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Stat of the Week: How champions are built in the NBA

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How the 2019-20 Nuggets compare with past NBA championship squads

NBA: Los Angeles Lakers at Golden State Warriors Kyle Terada-USA TODAY Sports

The Denver Nuggets have never hoisted an NBA Finals trophy in their existence before.

They’ve come close on a few occasions. During the 1977-78 season, the Nuggets advanced to the Western Conference Finals behind strong play from the Skywalker, shooting guard David Thompson. That team lost the series 4-2 to the Seattle Supersonics, who lost to the Washington Bullets in 7 games. In 1984-85, Alex English, Fat Lever, and head coach Doug Moe lost to Magic Johnson and the Showtime Los Angeles Lakers in a 4-1 series, a team that went on to win a championship versus Larry Bird and the Boston Celtics. In the 2008-09 season, Carmelo Anthony, Chauncey Billups, and the Nuggets lost to the Lakers once again, this time led by Kobe Bryant (R.I.P.), Pau Gasol, and Phil Jackson. Those were the only three times the Nuggets made it to the Conference Finals in their NBA franchise history. They lost in the ABA Finals in 1976 before ultimately moving to the NBA, but as far as NBA excellence goes, those are the three years that stand out.

It is extremely difficult to win a championship in the NBA. In the the past 20 seasons, only nine different franchises have hosted the trophy. Four of those teams hosted it a combined 15 times. The Golden State Warriors and Miami Heat each won a championship three times. The San Antonio Spurs won four times. The Los Angeles Lakers have won five championships in the last 20 years. 75% of the league’s championships from the last 20 years have come from four franchises.

So, how can the Nuggets join that crowd? Can they build their roster like one of the four franchises to dominate during this millennium? Do they have to build a good squad and hope for a flash in the pan of greatness during one season?

Here’s how champions are made in the NBA:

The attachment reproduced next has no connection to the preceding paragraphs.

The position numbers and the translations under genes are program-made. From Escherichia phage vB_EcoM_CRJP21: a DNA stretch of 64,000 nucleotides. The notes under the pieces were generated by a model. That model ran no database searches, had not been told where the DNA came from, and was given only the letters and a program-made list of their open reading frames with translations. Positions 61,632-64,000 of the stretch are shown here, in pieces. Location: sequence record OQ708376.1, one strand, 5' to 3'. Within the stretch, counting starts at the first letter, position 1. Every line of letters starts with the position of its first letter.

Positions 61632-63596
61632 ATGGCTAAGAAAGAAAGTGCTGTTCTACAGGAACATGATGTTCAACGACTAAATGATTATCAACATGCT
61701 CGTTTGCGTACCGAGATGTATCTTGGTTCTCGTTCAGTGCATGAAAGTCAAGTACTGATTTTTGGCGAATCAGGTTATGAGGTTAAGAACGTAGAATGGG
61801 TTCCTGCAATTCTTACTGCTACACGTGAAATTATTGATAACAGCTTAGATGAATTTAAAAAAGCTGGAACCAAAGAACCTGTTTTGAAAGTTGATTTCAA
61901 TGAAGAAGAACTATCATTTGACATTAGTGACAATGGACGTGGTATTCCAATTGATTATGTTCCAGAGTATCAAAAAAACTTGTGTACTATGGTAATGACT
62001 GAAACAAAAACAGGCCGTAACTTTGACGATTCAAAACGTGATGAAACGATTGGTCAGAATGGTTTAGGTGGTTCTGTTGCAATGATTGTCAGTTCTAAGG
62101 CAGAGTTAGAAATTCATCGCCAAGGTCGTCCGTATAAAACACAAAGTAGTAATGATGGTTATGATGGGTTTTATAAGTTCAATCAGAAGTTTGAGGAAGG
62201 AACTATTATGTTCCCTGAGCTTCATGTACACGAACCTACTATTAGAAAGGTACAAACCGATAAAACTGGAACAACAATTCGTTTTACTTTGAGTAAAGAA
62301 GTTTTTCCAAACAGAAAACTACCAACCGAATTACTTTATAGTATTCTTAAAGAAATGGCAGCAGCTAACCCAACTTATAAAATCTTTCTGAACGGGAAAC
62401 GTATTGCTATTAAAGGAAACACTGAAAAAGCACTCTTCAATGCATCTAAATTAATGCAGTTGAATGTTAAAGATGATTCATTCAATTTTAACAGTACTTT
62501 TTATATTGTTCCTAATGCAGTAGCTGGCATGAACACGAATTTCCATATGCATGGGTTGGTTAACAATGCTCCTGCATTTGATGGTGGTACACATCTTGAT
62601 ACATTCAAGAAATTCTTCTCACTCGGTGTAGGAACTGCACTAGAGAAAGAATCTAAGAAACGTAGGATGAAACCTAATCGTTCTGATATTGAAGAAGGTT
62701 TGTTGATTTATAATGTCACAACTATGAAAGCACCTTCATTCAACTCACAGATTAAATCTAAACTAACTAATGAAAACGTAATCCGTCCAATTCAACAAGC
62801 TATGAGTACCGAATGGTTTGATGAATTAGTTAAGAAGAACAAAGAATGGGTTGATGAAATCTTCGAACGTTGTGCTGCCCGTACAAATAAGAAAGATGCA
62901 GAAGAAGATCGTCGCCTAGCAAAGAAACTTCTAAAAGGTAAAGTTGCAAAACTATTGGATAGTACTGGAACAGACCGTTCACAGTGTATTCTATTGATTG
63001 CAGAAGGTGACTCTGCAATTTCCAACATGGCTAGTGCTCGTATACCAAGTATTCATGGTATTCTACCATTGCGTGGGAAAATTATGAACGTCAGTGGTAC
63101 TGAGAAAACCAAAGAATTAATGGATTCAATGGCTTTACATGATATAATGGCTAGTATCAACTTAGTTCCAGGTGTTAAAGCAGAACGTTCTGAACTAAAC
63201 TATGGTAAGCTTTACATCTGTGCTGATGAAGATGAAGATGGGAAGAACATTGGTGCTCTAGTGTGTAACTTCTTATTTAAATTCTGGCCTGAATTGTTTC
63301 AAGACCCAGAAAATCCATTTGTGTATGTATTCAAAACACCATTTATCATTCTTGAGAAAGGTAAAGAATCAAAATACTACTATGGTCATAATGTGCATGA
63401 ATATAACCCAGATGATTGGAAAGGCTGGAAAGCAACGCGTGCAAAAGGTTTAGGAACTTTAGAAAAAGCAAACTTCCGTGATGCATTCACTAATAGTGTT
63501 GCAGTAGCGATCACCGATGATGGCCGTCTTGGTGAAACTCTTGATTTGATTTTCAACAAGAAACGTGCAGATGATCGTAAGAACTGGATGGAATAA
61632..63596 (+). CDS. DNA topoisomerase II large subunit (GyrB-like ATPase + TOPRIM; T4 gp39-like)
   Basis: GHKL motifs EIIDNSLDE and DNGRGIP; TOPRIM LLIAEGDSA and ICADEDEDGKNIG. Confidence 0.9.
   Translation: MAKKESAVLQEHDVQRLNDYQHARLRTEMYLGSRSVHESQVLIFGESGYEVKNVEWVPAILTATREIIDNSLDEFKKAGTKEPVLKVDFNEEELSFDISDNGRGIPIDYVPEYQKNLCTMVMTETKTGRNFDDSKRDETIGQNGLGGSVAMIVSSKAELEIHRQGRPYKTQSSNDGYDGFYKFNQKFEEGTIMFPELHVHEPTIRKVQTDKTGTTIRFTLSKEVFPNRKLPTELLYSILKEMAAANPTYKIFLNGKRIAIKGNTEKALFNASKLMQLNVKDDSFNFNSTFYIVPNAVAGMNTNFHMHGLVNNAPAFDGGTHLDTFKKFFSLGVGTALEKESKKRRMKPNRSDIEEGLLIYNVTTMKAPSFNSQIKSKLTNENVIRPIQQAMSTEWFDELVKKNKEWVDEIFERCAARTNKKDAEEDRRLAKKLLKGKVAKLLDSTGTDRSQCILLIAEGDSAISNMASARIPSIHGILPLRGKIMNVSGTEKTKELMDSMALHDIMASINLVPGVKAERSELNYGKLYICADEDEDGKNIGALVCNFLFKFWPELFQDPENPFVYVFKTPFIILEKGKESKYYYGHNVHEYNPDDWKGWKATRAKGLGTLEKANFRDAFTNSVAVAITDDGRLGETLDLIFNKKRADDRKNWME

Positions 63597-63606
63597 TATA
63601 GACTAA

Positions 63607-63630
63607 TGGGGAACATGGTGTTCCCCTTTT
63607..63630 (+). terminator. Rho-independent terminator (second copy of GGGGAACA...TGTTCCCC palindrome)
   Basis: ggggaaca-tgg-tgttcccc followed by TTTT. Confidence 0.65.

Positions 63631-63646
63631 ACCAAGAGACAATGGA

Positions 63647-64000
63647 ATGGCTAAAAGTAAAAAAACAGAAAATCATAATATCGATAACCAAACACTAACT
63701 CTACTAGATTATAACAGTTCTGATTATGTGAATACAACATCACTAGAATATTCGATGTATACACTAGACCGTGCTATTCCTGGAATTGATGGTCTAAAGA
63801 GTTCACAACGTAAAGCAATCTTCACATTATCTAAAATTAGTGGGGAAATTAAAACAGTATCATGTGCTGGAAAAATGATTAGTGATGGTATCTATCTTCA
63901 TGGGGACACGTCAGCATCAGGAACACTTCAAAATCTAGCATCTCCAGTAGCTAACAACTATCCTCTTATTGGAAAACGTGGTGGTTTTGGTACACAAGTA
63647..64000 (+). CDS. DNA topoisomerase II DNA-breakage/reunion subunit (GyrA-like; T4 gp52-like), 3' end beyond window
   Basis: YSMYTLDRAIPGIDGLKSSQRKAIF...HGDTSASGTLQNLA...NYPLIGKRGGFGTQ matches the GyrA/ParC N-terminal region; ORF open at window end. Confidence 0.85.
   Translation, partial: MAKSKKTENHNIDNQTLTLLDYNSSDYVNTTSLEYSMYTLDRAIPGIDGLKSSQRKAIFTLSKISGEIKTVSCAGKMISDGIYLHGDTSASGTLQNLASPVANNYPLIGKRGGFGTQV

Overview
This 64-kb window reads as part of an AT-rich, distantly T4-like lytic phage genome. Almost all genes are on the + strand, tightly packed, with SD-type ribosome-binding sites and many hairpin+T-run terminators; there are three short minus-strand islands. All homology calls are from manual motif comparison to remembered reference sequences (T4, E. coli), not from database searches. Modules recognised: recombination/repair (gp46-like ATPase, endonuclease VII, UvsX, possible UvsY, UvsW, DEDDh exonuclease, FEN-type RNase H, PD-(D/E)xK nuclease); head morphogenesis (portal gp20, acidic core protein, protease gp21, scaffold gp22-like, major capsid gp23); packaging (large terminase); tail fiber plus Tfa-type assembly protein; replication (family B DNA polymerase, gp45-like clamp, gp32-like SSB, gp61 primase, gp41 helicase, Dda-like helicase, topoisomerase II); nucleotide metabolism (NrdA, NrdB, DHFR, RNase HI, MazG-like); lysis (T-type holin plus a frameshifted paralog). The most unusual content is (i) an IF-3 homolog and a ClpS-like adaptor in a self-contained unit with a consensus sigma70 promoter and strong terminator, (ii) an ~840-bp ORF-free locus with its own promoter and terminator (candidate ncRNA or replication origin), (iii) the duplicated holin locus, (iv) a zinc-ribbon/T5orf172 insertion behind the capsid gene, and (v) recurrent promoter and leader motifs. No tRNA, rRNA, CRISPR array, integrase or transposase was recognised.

Team Performance

There is no set formula for how to build a champion. Every champion has different tendencies, skill sets, and methods for playing the best basketball possible. The one common denominator: the Net Rating almost always has to fall in the top five among all NBA teams in a given year.

Only four of the last 20 years have yielded an NBA champion with a Net Rating outside of the top five, and never has the Net Rating fallen outside of the top 10 teams in a given year. Some of these champions were dominant on one side of the floor, while others dominated on both ends.

Only six of the previous 20 champions finished ranked in the top five in both Offensive and Defensive Rating. Teams finished either in the top five offensively or defensively 12 times apiece. The lowest Offensive Rating came from the 2003-04 Detroit Pistons led by Chauncey Billups and Rip Hamilton, ranking 19th offensively. The lowest Defensive Rating came from the 2000-01 Los Angeles Lakers led by Shaquille O’Neal and Kobe Bryant, ranking 22nd defensively during that season.

Overall, only five NBA champions over the last 20 seasons won while ranking outside the top three teams in the Net Rating:

The one thing in common with all of these teams: they each had an all-time great on their roster, at least one player among the Top 25 players of all-time. LeBron James, Dirk Nowitzki, Kobe Bryant, Dwyane Wade, and Shaquille O’Neal changed the math for their teams and bent it to their will. Either that, or those teams had an easier path to a championship like the ‘01 Lakers.

Scoring Breakdown

The NBA has always been about having the best stars in the brightest moments, as they can make up for many weaknesses of a particular team by being a singularly dominant force. It’s why so few players win Finals MVP during their career, because often times, a truly elite player will guide their team to a championship across multiple seasons.

Let’s take a look at how the leading scorer and top scoring trio of each championship team performed during the selected season:

At the bottom, the average points per game of the top scorer and the top scoring trio were highlighted. The average top scorer put up 24.4 points per game across the last 20 seasons, while the average scoring trio posted 59.6 combined points per game. There are definitely some outliers, like Tony Parker and Rip Hamilton averaged under 18 points per game as the top scorers during their championship years, or Shaq absolutely dominating at the turn of the century. Since Shaq’s three titles as the leading scorer on the Lakers, no other player has exceeded any of his regular season PPG marks.